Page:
Originally from Massachusetts, but now hailing from L.A., Lauren Harding set out to create a unique brand of pop music, mixing the warmth and organic feel of vintage tunes with modern texture and and somewhat of an indie edge.
The singer locked herself up in the LA Producers Club studio to record her debut EP, “Heart in a Box”, over a short, but tight and intense weekend session.
The EP is a collection of 6 piano-driven songs, held together by a very tasteful production and “less is more” arrangements that truly work to push the songs, rather than slowing down a perfect performance with the weight of an overload of futile ornaments.
The dominating sounds on these recordings are definitely Lauren´s vocals and keys (courtesy of Mallory Trunnell). The rhythm section (James Longstreet behind the drum kit and Andrew Perusi on bass) dives in smoothly, with a minimalistic approach and a jazz-oriented vibe. The performances are all very organic and dynamic, captured in a way that was definitely inspired by the old-school of sound recording (think warm compression, spacious and dark vintage reverb tones…)
"Heart in a Box" is also an emotional outlet for the singer, who filled the songs with heartfelt and emotional lyrics about life and relationships. The songs manage to remain very introspective without sounding too melancholic, keeping the music dynamic and colorful throughout the release.
The opening track “Give it away” starts the EP with a dark piano groove, brought to life by a tight, repetitive beat troughout the song. Here we have a first taste of Lauren´s voice, which is without a doubt influenced by the darkness and grit of blues performers, still retaining all the brightness and melody of pop. This tune is the shortest of the whole release, and it serves really well as an intro, because of its anthemic nature and crescendo build up, until it melts into the next song, Shooting Stars. The second track is based on a classic blues riff, (Think timeless masterpiece “Feeling Good”, recently revisited by alternative rock band Muse, among countless other covers). Although you have heard this melody many times before, Lauren and her band set out to arrange a fresh and credible version, infusing tons of personality into it, turning the song into an original work, far from the many mockups and “covers with different lyrics around”.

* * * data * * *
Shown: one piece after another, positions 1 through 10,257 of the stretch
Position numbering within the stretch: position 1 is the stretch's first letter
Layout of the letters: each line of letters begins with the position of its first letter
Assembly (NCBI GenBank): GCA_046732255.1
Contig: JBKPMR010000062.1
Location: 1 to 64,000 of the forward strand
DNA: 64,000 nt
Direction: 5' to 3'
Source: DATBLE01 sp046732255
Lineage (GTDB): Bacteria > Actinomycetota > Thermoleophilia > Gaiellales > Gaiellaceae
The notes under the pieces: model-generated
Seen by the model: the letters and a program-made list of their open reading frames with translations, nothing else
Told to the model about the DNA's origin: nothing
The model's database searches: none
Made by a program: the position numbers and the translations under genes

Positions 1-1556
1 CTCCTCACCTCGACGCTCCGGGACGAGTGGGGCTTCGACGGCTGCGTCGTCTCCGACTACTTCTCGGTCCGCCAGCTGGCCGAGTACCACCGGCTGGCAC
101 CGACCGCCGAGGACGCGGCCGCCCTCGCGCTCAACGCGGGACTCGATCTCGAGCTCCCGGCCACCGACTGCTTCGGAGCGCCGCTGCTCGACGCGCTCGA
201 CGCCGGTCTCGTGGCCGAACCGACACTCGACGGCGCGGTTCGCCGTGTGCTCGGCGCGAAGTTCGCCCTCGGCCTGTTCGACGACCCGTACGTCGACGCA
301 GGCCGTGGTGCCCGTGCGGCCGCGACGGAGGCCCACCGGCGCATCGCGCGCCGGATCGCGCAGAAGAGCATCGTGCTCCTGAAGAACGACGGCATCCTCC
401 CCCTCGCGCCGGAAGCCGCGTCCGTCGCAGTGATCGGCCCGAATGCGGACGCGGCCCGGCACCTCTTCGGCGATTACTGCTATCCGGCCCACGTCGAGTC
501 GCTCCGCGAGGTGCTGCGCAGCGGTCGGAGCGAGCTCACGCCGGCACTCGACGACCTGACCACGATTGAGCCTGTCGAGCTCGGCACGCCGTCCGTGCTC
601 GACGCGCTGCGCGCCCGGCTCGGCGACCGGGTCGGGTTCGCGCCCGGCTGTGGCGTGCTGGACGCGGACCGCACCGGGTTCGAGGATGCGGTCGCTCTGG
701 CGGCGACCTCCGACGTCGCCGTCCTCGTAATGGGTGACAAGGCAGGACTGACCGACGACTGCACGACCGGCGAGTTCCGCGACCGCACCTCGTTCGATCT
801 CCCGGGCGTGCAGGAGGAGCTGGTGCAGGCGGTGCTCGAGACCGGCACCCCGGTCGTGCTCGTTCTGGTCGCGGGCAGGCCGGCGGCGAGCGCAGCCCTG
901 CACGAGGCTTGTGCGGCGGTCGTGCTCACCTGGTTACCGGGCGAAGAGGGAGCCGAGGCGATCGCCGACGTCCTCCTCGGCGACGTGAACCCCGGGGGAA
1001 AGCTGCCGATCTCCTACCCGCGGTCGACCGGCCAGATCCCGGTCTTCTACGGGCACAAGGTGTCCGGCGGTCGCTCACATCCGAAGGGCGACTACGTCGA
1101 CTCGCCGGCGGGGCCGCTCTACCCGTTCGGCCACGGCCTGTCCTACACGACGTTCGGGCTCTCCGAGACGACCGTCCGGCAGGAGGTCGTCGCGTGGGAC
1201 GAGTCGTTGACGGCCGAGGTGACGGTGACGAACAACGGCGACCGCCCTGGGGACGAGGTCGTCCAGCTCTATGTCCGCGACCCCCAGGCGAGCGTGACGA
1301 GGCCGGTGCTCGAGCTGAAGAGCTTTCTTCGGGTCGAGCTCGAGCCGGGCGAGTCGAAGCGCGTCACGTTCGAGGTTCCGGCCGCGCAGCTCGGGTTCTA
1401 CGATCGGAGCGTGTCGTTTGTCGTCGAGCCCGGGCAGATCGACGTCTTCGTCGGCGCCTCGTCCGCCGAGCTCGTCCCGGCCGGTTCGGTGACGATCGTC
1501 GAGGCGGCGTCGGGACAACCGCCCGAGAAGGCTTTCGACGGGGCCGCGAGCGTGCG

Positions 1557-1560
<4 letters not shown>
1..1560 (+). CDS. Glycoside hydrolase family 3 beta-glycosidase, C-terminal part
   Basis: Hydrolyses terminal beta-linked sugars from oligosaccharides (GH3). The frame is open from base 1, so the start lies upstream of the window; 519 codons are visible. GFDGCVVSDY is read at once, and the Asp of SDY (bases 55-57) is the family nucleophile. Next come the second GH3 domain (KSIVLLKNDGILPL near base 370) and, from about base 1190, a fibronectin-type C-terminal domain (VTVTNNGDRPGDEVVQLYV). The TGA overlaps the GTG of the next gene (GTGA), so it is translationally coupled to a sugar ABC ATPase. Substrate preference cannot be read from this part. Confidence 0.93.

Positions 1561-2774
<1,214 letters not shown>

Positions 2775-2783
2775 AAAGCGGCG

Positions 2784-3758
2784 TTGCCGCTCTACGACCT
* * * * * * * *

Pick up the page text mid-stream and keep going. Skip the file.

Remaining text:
Half way through the the EP, we come across something different: “My Heart Flies” takes the blues aside for a moment, lightening up the vibe of the entire record. This is a vintage-pop tune that would sit well alongside tunes by Kate Nash, Regina Spektor or KT Tunstall: A modern, radio-friendly approach that does not need to compromise quality to try and be “catchy”. This song is appealing effortlessly, and it does sound honest and inspired in the process.
"Poison" is perhaps one of the most eclectic songs on the whole EP, bringing back the blues watermark, but this time with shades of swing and heavily distorted rock guitars. A statement of the versatility Lauren and her band can achieve, even when introducing elements that at a first glance might appear to be out of their comfort zone.
A melancholic cello line introduces the next number, “Front of The Line”, a pop-rock ballad with a late 60s - early 70s twist to it (Think Elton John, or the late british invasion). This is nothing but a good, old-fashioned love song that set out to sound wider than the rest of the record, without dramatically altering the band´s line up.
It was a great idea to end this EP on a playful note: “Sunset” does just that. Despite singing about a break-up, the infectious, percussion-driven rhythm of this tune brings a smile to my face, and reminds me of edgy tunes such as Tom Wait´s Step Right Up. Just swap the grit and sarcasm with a dancy, light-hearted feel, brightened by harmonies and backing vocals.
This is definitely an EP that you will enjoy, wether you like “the good old stuff” or contemporary indie-pop far from the dominating synth-and-drum-machine plastic hits.